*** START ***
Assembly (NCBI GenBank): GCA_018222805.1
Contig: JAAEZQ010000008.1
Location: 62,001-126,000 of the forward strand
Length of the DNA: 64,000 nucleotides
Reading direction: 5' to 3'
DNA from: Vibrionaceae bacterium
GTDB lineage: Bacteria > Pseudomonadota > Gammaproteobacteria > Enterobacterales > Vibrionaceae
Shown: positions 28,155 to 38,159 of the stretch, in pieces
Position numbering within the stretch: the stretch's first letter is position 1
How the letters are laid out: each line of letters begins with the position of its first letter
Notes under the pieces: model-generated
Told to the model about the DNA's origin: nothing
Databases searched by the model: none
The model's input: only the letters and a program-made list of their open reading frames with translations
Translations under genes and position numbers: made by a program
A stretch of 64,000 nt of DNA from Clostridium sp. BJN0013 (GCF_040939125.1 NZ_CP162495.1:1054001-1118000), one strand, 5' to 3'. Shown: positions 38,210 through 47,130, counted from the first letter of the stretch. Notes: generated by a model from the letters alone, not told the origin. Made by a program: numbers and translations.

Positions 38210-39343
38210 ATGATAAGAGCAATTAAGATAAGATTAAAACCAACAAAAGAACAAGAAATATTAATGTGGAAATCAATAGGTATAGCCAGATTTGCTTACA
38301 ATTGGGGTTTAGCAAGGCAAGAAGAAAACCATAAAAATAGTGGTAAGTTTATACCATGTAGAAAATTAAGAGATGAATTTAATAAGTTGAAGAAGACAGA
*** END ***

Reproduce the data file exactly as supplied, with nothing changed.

Assembly (NCBI GenBank): GCA_018222805.1
Contig: JAAEZQ010000008.1
Location: 62,001-126,000 of the forward strand
Length of the DNA: 64,000 nucleotides
Reading direction: 5' to 3'
DNA from: Vibrionaceae bacterium
GTDB lineage: Bacteria > Pseudomonadota > Gammaproteobacteria > Enterobacterales > Vibrionaceae
Shown: positions 28,155 to 38,159 of the stretch, in pieces
Position numbering within the stretch: the stretch's first letter is position 1
How the letters are laid out: each line of letters begins with the position of its first letter
Notes under the pieces: model-generated
Told to the model about the DNA's origin: nothing
Databases searched by the model: none
The model's input: only the letters and a program-made list of their open reading frames with translations
Translations under genes and position numbers: made by a program
A stretch of 64,000 nt of DNA from Clostridium sp. BJN0013 (GCF_040939125.1 NZ_CP162495.1:1054001-1118000), one strand, 5' to 3'. Shown: positions 38,210 through 47,130, counted from the first letter of the stretch. Notes: generated by a model from the letters alone, not told the origin. Made by a program: numbers and translations.

Positions 38210-39343
38210 ATGATAAGAGCAATTAAGATAAGATTAAAACCAACAAAAGAACAAGAAATATTAATGTGGAAATCAATAGGTATAGCCAGATTTGCTTACA
38301 ATTGGGGTTTAGCAAGGCAAGAAGAAAACCATAAAAATAGTGGTAAGTTTATACCATGTAGAAAATTAAGAGATGAATTTAATAAGTTGAAGAAGACAGA